Occasionally, Emerson outdoes himself with hyperbole. In an inflammatory letter to the Voice of America (12/2/94), he fumed that radical Muslims in the United States are plotting the “mass murder of all Jews, Christians and moderate Muslims.”

    Once again, that sounds like prescient. I’m not going to defend everything the guy ever said, but the fruitcake label seems unfair when he was closer to the truth than his critics.

  4. “The article also takes him to task for targeting Islamic scholars at the University of South Florida for connections to terrorism. Well, he was correct there, too: does the name ‘Sami Al-Arian’ ring a bell?”

    Oh, you mean the guy who was acquitted on half the charges brought against him, got a hung jury on the other half and pled out on a single count with a plea for leniency by the prosecutor? Right, A-1 terrorist mastermind there….

  5. PapayaSF

    Basically the feds told him that he could plead guilty now and be deported, or they could hold him pretty much indefinitely (and then deport him).

    Great choice, huh?

    The govs case seemed to consist of playing videos of suicide bombings to the jury while making unsubstantiated assertions that he was somehow connected. If you can’t get a cherry picked jury jury to convict in the choreographed charade that passes for a federal trial today you’ve got sweet-fuck-all.

    Hmmm….OK. Some terrorist.

  6. He admitted raising money for a terrorist organization (Islamic Jihad) which he knew used violence. So you’re saying he was giving a false confession when he admitted it? Come on, face it: the guy really did have terrorist connections. The fact that the government got him via a plea bargain doesn’t make him innocent. Quite the contrary.

  7. Intelligence of any kind is highly over-rated and any kid who ever played the party game telephone ought to realize that. I may be living in Nah Nah Land but I cannot fathom how even the so-called best intelligence available could have protected us from the 09-11 attack.

    As for Sami? That guy doesn’t pass the smell test. He’s certainly not somone I’d pick as an example of how the government is persecuting innocents.

    A few weeks after the PATRIOT Act passed, a small group of liberal activists in Northampton, Massachusetts, founded the Bill of Rights Defense Committee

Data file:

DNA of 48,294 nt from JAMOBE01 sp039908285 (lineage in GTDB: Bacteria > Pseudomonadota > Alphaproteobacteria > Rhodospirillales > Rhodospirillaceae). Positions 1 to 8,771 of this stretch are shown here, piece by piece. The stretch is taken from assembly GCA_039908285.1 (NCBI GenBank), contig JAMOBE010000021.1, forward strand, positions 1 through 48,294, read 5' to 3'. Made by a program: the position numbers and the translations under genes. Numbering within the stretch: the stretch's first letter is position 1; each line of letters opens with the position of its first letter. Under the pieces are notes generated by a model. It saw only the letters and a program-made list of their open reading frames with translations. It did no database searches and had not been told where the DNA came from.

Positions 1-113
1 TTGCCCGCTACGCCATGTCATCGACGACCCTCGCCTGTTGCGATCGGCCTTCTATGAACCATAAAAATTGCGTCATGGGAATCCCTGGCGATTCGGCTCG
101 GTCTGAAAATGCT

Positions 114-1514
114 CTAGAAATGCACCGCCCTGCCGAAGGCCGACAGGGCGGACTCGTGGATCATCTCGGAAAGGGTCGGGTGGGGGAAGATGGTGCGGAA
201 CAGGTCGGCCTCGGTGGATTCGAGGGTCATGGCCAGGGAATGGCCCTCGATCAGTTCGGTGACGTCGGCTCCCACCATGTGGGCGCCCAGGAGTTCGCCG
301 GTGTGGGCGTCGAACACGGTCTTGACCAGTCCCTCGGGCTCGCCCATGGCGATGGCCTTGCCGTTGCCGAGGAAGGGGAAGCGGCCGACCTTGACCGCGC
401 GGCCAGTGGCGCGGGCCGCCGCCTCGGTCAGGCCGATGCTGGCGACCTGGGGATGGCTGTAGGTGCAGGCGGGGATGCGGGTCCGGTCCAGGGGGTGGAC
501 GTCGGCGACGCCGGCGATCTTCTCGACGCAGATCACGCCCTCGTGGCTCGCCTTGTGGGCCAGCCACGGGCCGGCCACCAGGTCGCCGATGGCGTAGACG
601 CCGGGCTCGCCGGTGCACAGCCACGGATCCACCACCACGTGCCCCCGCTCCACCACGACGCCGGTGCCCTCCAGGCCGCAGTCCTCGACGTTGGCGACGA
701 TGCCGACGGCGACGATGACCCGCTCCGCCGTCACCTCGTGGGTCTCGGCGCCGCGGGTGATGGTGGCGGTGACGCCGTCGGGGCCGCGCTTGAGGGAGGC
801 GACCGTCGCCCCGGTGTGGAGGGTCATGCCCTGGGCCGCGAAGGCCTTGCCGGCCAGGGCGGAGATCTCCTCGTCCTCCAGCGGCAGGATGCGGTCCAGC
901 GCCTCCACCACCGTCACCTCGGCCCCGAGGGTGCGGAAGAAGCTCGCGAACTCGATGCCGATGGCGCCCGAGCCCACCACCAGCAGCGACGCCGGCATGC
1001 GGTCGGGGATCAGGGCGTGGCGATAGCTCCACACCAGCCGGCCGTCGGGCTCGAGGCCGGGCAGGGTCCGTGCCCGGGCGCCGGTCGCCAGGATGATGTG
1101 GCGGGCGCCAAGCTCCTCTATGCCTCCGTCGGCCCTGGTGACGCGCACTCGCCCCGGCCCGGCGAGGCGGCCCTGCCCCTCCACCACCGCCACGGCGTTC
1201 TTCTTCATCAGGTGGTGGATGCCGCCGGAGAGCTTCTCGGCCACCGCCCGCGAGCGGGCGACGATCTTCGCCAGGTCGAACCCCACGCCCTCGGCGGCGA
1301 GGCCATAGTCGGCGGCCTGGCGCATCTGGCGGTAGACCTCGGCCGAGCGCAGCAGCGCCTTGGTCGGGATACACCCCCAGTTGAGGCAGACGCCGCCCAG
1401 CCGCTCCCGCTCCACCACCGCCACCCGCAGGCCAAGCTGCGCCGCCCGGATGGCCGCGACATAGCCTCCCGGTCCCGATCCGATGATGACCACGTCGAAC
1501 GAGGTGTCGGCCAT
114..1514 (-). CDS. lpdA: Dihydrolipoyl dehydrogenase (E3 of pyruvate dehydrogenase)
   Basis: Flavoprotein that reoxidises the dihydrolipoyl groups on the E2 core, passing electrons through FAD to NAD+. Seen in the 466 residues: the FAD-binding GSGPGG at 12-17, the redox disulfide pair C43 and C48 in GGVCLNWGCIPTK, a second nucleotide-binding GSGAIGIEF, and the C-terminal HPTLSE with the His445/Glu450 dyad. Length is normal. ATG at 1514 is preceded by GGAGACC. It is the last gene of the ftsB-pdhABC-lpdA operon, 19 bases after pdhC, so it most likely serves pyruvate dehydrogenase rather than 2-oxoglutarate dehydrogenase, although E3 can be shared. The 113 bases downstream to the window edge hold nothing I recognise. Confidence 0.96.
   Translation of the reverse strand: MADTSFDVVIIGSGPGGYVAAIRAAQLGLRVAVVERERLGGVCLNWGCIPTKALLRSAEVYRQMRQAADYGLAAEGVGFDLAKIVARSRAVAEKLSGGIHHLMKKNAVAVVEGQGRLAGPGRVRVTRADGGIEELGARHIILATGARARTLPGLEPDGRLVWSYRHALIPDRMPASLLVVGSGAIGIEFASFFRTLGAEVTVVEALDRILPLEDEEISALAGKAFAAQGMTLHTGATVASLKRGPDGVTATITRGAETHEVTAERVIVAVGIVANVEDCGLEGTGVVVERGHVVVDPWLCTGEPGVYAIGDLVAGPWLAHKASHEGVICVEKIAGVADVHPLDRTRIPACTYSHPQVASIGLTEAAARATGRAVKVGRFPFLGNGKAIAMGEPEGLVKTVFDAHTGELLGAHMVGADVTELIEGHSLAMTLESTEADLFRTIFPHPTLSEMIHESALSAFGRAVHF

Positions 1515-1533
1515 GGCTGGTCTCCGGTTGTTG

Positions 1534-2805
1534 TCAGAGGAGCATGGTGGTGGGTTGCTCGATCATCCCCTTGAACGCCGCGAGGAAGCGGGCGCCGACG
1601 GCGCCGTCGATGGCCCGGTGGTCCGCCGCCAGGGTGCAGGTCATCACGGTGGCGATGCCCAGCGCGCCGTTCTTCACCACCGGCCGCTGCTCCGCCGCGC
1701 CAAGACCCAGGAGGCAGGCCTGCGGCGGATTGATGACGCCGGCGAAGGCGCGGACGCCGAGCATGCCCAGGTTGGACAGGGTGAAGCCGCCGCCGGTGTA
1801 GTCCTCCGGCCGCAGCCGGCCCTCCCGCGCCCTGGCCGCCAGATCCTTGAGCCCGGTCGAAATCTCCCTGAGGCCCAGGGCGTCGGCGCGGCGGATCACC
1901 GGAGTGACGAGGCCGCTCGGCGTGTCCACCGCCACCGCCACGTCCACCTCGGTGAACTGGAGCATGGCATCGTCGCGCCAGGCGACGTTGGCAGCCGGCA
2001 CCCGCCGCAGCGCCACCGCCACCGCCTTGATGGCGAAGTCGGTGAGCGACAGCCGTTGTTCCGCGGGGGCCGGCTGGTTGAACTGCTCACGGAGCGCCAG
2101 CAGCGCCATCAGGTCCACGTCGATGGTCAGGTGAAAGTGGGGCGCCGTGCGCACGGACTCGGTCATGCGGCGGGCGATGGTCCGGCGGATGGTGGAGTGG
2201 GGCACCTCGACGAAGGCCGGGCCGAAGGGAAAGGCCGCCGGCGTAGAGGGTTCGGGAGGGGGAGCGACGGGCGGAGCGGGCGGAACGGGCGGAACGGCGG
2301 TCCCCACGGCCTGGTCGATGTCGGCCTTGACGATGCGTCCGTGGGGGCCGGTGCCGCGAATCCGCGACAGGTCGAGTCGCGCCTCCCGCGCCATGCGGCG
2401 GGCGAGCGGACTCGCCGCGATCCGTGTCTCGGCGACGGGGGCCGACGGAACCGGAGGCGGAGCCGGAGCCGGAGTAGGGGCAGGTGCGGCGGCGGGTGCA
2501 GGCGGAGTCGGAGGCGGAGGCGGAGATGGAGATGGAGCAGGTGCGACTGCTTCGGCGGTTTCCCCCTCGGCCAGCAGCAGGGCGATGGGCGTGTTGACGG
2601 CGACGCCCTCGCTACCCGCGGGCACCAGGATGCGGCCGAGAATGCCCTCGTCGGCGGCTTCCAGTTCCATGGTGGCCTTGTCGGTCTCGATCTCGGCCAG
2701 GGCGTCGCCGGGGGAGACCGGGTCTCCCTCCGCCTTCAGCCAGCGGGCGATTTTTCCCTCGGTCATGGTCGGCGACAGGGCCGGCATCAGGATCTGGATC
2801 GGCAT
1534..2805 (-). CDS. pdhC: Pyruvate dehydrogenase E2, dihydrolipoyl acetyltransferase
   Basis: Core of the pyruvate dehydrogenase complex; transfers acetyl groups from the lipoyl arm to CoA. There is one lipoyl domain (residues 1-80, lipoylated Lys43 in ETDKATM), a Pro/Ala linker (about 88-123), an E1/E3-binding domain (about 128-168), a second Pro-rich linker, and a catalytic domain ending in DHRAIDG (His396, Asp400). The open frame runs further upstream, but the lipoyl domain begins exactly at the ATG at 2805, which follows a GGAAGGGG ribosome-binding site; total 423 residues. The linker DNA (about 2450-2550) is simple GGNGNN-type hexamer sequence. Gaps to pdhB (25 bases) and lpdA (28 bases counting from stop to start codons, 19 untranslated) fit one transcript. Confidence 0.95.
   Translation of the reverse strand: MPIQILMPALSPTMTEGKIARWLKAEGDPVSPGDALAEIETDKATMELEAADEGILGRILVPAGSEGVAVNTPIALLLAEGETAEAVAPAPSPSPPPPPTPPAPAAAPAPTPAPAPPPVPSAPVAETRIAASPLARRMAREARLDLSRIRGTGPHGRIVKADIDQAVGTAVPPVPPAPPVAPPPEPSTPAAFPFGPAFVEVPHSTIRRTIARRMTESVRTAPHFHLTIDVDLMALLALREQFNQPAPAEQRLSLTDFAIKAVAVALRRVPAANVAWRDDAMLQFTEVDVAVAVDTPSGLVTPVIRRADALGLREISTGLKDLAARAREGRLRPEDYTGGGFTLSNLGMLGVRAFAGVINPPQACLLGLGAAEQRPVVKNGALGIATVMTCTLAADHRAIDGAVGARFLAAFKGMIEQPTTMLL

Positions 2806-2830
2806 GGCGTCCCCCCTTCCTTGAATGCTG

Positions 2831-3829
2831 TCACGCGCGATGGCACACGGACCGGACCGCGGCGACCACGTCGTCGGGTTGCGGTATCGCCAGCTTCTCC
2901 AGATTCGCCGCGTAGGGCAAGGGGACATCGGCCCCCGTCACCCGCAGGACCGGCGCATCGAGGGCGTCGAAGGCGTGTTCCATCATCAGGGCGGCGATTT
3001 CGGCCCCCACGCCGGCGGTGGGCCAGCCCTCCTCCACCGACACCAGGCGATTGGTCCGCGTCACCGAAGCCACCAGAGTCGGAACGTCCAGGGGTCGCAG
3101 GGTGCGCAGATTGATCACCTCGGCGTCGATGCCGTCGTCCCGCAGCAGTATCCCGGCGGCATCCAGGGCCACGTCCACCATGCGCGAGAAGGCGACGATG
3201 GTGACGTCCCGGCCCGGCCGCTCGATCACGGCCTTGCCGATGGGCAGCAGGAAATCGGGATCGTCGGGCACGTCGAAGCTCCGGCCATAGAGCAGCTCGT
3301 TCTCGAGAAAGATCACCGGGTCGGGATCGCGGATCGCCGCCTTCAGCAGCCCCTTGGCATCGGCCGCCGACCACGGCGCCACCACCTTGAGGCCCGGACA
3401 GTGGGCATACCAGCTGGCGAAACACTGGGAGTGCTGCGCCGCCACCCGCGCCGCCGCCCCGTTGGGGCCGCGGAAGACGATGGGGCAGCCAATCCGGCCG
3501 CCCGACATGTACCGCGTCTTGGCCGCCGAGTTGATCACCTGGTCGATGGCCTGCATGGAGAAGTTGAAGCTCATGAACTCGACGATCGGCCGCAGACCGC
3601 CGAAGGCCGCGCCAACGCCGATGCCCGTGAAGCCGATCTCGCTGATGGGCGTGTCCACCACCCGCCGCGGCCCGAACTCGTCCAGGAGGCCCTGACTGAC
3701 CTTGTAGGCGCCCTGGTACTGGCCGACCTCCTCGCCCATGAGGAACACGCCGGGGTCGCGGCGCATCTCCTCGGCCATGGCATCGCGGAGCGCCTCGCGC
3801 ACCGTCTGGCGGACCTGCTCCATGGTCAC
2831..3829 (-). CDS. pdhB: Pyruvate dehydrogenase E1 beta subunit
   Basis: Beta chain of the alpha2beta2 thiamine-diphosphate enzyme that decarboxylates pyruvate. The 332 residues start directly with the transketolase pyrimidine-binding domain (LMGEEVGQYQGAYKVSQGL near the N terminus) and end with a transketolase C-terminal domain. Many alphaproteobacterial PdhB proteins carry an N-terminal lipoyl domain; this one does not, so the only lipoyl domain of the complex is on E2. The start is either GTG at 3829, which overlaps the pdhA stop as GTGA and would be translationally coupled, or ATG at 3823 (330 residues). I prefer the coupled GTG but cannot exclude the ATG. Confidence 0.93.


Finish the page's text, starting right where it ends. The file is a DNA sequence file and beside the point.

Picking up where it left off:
I asked them what the organization intended to do in defense of Amendment Number Two….

    The silence was deafening, there was a click, and then that annoying recording came on the line….

    if you’d like to make a call……..

  8. Oh yeah, I meant to say that in theory the private intelligence should be better and quicker to market (so to speak), avoiding all manner of roadblocks that interfere with assessing government provided intelligence.

    That old saying that Military Intelligence is an oxymoron applies equally to all the civilian counterparts.

  9. “The fact that the government got him via a plea bargain doesn’t make him innocent.”

    The fact that the government substantially lost a trial in front of a crooked judge and a contaminated jury pool and was so unconfident of prevailing in a second trial that it offered a plea bargain of time served and deportation suggests that he was innocent. If al-Arian was the terrorist mastermind of the century, as the prosecutors repeatedly painted him in the press, why let him go?

  10. Deporting someone is hardly the same thing as “letting them go.”

  11. I’m not saying that al-Arian wasn’t associated with terrorists. I don’t know that.

    I’m just saying the government had a piss poor case.

  12. SITES would work perfectly as soon as the FBI and the CIA are put out of business.
    In similar fashion,
    private schooling will never rise to where it should or could so long as there are government schools.

    Everlasting Catches-22, eh?

  13. Private war on terror, you say?

    A sign on the door of the Indian Pueblo Cultural Center in Albuquerque says something to the effect that “For reasons of national security, museum visitors are subject to search at any time.” The NFL is patting down every fan at every game. All 30 Major League Baseball teams rifle every carry-in bag. And CNN Studios searches you as if you’re boarding an airplane with an unsecured cockpit door before you’re allowed on the tour.

    These NSA/FBI/CIA/TSA wannabes are everywhere, and are documented on my Web site http://www.JuniorG-ManAward.com. What we haven’t been able to document is how many al-Quaida operatives these would-be Wyatt Earps have collared compared to Rita Katz.